I also was attracted to this format because it represents the way we live now: our daily lives are made up of various interpolated texts — voices, emails, newspapers, letters, snippets on the radio. That’s how most of us perceive the world.

What inspired you to write this book? How do you see Muriella Pent relating to the rest of your work to date?
I don’t know where any of my ideas come from. Muriella came to me as a person — mostly just as a name and an image — while I was on a bus stuck in snow on Bathurst Street. I have no idea why. Then I went home and spent the next few weeks making notes on her personality. I have had her in my mind for some years — I introduced her in my 1999 collection of stories, Young Men. (Dominic the journalist is attracted to her there, as well.)

Muriella Pent is more ambitious in theme and in treatment than are any of my previous books. But it exists in the same fictitious universe — the same fictitious Toronto. And it returns to the same themes and kinds of events which have always preoccupied me: the social lives of the privileged and of artists, the competitive striving of those involved in the media and in the arts… it’s still basically comic satire.

Which authors have been your greatest literary influences, both generally, and in particular on the writing of this book?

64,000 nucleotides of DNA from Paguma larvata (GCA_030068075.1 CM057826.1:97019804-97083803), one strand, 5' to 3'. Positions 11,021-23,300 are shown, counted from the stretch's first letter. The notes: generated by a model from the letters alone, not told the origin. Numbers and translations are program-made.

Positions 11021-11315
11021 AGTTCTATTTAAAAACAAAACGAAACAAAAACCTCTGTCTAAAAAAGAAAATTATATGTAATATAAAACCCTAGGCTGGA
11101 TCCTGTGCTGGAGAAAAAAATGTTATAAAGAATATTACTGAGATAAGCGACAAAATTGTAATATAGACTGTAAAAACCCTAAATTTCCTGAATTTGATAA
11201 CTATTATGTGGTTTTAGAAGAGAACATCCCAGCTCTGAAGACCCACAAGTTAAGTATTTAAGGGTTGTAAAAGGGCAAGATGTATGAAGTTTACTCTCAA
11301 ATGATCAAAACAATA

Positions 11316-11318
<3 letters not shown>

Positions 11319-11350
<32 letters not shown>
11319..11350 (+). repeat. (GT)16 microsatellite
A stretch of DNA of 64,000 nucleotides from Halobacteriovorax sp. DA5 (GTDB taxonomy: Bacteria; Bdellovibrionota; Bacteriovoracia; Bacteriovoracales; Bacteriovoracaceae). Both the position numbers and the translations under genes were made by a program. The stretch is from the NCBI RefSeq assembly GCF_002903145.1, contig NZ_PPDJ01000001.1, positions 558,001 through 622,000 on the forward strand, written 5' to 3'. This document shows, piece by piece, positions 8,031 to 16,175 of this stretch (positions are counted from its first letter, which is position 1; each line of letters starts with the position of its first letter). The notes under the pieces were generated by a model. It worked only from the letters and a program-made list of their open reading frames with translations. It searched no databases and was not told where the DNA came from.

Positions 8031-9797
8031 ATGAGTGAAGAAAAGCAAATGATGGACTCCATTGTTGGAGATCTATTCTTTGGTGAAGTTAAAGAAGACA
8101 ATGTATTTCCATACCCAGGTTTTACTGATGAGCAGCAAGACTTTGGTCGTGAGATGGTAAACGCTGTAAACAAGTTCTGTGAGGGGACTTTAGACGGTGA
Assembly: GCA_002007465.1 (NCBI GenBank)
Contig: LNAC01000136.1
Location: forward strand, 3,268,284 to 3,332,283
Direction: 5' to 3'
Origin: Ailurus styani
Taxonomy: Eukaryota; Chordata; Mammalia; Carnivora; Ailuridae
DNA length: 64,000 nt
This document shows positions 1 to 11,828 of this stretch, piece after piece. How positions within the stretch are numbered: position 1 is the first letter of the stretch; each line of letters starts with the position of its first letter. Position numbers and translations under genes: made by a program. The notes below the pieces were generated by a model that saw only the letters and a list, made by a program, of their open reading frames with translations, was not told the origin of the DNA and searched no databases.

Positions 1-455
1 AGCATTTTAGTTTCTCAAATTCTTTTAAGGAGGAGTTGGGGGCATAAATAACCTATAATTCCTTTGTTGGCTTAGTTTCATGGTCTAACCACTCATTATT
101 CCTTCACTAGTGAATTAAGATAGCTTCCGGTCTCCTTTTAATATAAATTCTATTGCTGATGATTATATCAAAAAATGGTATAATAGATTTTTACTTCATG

My biggest influences in terms of style are probably Ernest Hemingway, Evelyn Waugh and Kingsley Amis. Waugh and Amis are also big influences in terms of setting and subject matter. So is F. Scott Fitzgerald, who likes to write about attractive and somewhat silly people.

I was also influenced by the great French 19th century authors, Balzac and Zola, for their interest in journalistic detail and in creating highly textured settings. They both are preoccupied with social class and its aesthetic indicators, as am I.

The last question is usually, “Are there any tips you would give a book club to better navigate their discussion of your book?” Would your advice be similar to Marcus’s admonitions to Muriella’s book club?
My first piece of advice would be to try to talk about the literary style as well as about what happens in the book. That is, try to notice the author’s technique: does he or she explain what is in the character’s minds, or observe them from the outside? Does the dialogue sound like real speech? Are the descriptive passages straightforward or poetic — that is, does the language call attention to itself? And does the structure hold any surprises — does the author keep secrets from the reader? Where is the author’s own voice discernable? This kind of dissection of literary tricks gets one closer to the kind of analysis that academics do, which can be really stimulating. Get under the hood, take a look at the pipes and cogs, take the whole thing apart. You’ll see how it runs.

And yes, I would concur with Marcus that it is important not to confuse character with author, and that it’s important not to expect a likable book to have a likable protagonist. Unlikable protagonists often make great books.


From the Trade Paperback edition.